Sens. Jay Rockefeller and Joe Manchin, both D-W.Va., voted for the bill. Rockefeller, a longtime supporter of the legislation, said the bill "is an opportunity to help our local businesses across West Virginia and the country. Our small businesses are the lifeline of our communities - they employ local workers, they boost local economies, and West Virginians are proud to support them."
Doyle said chances for passage didn't look good as recently as a year ago, prior to Internet retailer Amazon throwing its support toward the bill
"This time last year, most of us believed there was no way we'd ever get this bill through as a stand-alone bill," he said. "We thought it would have to be amended into a larger bill."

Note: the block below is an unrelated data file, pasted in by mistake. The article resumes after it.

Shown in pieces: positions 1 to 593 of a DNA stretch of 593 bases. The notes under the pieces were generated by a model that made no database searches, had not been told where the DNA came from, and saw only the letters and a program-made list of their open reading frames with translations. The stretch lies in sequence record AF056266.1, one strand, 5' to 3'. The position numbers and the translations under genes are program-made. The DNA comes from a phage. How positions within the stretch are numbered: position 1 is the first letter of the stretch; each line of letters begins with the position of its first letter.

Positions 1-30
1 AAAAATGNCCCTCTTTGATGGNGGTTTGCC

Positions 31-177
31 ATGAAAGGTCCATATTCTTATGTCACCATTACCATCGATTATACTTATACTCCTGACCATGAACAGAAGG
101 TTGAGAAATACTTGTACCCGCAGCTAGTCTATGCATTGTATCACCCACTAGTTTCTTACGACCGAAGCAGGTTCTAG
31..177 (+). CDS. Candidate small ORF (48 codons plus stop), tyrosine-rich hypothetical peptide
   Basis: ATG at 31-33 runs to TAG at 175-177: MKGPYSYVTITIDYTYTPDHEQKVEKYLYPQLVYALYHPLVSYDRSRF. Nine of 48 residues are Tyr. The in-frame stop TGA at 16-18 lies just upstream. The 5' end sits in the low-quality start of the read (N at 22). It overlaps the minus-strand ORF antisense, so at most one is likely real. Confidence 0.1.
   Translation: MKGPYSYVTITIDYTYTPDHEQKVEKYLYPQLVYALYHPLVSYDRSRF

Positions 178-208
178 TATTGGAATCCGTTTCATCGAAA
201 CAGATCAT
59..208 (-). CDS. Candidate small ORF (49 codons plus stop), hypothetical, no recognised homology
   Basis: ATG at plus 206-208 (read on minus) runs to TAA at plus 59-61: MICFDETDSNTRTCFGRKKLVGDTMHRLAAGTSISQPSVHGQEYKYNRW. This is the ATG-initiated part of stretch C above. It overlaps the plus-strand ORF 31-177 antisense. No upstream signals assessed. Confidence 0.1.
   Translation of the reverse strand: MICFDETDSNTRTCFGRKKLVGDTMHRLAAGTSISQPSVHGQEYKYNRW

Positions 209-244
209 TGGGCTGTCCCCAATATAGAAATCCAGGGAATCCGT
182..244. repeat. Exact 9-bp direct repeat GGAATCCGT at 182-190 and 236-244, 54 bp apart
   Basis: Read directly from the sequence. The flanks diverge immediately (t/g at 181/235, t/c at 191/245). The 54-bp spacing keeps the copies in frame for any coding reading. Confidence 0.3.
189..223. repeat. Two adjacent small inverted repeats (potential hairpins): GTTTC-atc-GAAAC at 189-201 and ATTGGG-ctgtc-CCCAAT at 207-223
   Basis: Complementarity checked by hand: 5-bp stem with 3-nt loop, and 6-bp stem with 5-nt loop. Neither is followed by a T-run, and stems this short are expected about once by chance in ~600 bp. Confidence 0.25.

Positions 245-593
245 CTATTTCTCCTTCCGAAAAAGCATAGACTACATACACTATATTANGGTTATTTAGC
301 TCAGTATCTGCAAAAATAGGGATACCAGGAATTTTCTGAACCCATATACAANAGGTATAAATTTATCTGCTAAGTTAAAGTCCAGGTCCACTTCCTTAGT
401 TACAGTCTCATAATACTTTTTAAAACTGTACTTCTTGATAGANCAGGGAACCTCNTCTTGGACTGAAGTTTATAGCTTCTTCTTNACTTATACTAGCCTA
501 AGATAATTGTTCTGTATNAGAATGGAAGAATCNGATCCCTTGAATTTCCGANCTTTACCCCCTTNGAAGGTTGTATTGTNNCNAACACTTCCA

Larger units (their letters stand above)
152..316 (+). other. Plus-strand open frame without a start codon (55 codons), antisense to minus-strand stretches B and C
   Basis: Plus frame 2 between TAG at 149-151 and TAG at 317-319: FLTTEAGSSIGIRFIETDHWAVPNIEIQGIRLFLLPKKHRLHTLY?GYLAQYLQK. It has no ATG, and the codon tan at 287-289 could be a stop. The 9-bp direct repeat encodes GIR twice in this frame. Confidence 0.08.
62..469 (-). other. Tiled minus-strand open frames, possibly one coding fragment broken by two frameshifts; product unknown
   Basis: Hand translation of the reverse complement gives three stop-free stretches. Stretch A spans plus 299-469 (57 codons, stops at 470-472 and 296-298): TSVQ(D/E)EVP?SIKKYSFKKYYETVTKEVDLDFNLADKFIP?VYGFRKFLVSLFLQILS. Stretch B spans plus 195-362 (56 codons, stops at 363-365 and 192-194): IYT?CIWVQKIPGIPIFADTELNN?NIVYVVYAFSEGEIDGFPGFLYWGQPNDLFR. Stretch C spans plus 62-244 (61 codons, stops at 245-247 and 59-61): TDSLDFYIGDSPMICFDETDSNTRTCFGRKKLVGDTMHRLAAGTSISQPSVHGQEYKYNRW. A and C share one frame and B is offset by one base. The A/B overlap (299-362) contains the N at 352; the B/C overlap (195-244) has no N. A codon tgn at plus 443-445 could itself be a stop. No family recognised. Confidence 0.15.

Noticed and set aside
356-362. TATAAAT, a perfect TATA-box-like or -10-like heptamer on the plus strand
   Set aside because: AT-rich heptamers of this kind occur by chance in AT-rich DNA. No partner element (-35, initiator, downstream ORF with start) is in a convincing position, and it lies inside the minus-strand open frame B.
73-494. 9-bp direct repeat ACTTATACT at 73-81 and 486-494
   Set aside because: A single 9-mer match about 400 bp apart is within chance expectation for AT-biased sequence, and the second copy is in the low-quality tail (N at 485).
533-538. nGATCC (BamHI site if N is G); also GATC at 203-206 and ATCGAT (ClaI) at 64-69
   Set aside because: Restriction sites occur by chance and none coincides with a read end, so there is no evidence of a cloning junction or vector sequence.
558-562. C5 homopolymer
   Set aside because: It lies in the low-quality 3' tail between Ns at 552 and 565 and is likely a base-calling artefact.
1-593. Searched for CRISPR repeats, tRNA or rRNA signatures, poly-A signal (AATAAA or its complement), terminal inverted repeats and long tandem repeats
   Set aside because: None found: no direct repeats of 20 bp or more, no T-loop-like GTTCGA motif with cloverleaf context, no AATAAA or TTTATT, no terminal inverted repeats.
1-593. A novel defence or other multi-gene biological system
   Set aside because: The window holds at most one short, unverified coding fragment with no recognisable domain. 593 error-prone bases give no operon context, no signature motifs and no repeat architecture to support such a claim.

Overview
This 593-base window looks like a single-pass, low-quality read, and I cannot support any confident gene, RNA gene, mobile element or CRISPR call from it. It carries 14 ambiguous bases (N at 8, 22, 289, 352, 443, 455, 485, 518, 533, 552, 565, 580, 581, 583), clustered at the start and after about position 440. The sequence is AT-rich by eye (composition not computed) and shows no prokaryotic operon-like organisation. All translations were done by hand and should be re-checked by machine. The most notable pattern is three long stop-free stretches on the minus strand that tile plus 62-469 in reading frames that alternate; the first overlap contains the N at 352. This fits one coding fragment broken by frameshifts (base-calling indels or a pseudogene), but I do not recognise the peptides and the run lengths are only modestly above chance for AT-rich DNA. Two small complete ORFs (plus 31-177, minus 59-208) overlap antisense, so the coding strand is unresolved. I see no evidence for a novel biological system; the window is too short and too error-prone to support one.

Doyle, who was president of the national Streamlined Sales Tax Governing Board in 2008 to 2009, said many changes have occurred since he first started promoting the idea of Internet sales taxes as early as 2001.
At that time, the big stumbling block was trying to come up with a standardized sales tax system that could be applied nationwide, since there was no way national retailers could account for the hundreds of different tax rates for various states, municipalities, and other jurisdictions.
Since then, Doyle said, computer software has advanced to the point where sales taxes on Internet purchases can be automatically tallied the moment a buyer enters his or her zip code on the purchase form.
Doyle said watching the passage vote in the U.S. Senate was gratifying.
"It was not just that it was on this issue, but to see that the Senate could, in fact, pass something in a bipartisan way," he said.
Staff writer Paul J. Nyden contributed to this report. Reach Phil Kabler at ph...@wvgazette.com or 304-348-1220.